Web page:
THEATER REVIEW | Frank Theatre’s “Misterman” and the prison of memory


Oh, those Irish playwrights! So dreary, so filled with dark humor, so unhopeful about the human spirit. And yet, we Americans just eat them up—from Samuel Beckett to Tom Murphy to Martin McDonagh, there’s just something so delicious about exploring humankind’s depravity gilded with the Irish wit. In this tradition comes Enda Walsh, whose Misterman, a one-man show, is currently being presented by Frank Theatre at the Southern Theater.

There’s even a bit of a Beckett homage in the play, as Thomas Magill replays conversations on reel-to-reel tape. Certainly you can’t help but think of Krapp’s Last Tape at the device, although the plot is completely different. It’s also not the only way that Thomas recalls the past. At times, he converses with the tape, where the other person’s voice is being played and he speaks out loud to it. He also acts out both parts, at times, and then sometimes you hear both his and the other person’s voices recorded. I was trying to figure out the rhyme or reason about when Walsh uses recording verses acting it out. I’m sure there is one, but I would need to see the play again. In either case though, clearly Thomas is obsessing about the past: reliving it, being tortured by it.

But where is he? The vast set, designed by Michael Sommers, filled with rickety furniture and appliances, junk and multiple reel-to-reels (and a suit that hangs ominously over everything) imprisons Thomas. Is he at home, endlessly splicing and editing the audio of the conversations that he has recorded over his life between himself and his mother, his mechanic, the saucy waitress at the town diner, the angelic-looking young woman that he falls in love with, and other various characters of the town?  Perhaps he’s in prison, or maybe purgatory? My bet is purgatory, actually, but I admit I got the idea from Patrick Bailey (who was one of the recorded voices, along with Bain Boehlke, Virginia Burke, Chris Carlson, Mike Croswell, Joe Dowling, Annie Enneking, Melissa Hart, Mark Rhein, Sara Richardson, and Cheryl Willis). Whether it’s literally purgatory or not, certainly he’s in a metaphorical purgatory.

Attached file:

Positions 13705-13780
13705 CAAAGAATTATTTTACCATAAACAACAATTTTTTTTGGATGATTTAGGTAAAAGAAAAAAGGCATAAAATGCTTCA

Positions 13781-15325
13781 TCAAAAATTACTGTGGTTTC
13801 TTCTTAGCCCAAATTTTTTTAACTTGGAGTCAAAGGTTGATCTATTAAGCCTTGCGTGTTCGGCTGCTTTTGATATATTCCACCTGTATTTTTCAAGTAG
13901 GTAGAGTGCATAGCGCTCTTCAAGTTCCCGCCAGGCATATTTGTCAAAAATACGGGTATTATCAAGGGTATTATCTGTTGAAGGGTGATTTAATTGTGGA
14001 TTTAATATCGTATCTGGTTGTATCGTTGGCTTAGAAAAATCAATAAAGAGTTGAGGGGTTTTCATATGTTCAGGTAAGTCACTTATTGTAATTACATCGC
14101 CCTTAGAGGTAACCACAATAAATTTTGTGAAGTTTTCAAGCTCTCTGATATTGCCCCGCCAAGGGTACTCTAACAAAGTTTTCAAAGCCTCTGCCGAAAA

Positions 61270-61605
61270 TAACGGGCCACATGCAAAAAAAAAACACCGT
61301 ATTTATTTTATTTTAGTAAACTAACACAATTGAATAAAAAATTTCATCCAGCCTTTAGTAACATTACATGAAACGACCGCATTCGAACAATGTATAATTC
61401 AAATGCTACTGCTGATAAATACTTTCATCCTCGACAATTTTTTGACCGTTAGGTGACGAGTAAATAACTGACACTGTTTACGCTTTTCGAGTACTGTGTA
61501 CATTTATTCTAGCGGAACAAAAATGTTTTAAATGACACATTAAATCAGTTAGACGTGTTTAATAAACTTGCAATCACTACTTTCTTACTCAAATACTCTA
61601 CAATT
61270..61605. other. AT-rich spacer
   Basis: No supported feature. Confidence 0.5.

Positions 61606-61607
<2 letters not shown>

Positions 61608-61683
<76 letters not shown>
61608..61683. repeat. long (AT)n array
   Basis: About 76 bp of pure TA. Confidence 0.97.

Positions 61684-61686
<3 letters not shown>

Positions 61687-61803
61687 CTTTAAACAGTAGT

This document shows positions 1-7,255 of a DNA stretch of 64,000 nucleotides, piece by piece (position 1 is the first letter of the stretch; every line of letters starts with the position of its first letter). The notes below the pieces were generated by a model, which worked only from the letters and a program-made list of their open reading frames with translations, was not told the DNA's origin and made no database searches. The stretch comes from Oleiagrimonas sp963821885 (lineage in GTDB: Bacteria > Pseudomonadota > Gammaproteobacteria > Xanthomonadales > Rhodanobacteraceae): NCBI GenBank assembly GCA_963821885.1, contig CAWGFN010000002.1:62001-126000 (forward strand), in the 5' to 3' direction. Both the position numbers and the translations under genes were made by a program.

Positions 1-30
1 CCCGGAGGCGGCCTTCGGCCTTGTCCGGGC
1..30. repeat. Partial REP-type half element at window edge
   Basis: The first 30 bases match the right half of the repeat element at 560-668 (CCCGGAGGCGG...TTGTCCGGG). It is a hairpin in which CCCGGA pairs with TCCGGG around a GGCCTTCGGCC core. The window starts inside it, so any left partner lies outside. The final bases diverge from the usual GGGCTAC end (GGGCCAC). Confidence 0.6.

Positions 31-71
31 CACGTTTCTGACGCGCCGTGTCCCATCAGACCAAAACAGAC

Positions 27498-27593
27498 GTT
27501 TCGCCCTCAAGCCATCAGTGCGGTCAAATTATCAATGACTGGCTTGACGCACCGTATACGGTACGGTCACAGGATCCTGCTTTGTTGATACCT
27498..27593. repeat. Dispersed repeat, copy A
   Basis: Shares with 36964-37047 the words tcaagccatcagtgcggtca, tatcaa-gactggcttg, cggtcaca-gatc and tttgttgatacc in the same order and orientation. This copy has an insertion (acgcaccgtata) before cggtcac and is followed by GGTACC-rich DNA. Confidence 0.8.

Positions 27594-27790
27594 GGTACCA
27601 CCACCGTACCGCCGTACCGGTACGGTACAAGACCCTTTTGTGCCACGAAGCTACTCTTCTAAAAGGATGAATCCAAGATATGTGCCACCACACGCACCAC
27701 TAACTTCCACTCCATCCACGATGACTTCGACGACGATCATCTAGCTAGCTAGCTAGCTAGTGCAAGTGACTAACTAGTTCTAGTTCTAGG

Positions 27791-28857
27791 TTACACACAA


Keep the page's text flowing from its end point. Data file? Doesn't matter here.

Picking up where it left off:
John Catron does well in the immensely challenging performance, playing the neurotic and anxious Thomas and quickly switching to become the other characters. Thomas reminds me a bit of Ignatius J. Reilly from A Confederacy of Dunces: a fool caught up in his own hypocritical sanctimony, although rather than a blundering oaf, Thomas has a childishness about him, and Catron definitely emits a cherubic glow as the character.

I do I think perhaps Catron would have been better served in a more intimate venue, allowing him to be fed more from the audience. While the Southern’s large stage has allowed Michael Sommers free range for a cool set, I bet he could have evoked the same feeling in a smaller space, and made it more cramped, which might have aided the idea of Thomas being imprisoned by his memories.

Kudos must go to Michael Croswell and the extremely complex sound design, as well as the all star cast that makes up the voiced characters. You really feel by the end that you’ve been to this creepy little town, and, like Thomas, are a bit haunted by it as well.

Read previous Daily Planet reviews of Frank Theatre productions:
Mr. Puntila and His Hired Man Matti (Sheila Regan, 2008)
By the Bog of Cats (Jon Behm, 2009)
Metamorphosis (Jay Gabler, 2010)
Eclipsed (Sheila Regan, 2010)
Cabaret (Bev Wolfe, 2011)
Ajax in Iraq (Sheila Regan, 2011)
The Santaland Diaries (Morgan Halaska, 2011)
The Way of Water (Sheila Regan, 2012)

Coverage of issues and events affecting Central Corridor communities is funded in part by a grant from the Central Corridor Funders Collaborative.